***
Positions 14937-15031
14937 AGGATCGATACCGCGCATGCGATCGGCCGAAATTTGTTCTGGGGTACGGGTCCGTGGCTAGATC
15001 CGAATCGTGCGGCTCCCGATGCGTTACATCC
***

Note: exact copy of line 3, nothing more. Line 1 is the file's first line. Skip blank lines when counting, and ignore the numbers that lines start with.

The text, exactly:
15001 CGAATCGTGCGGCTCCCGATGCGTTACATCC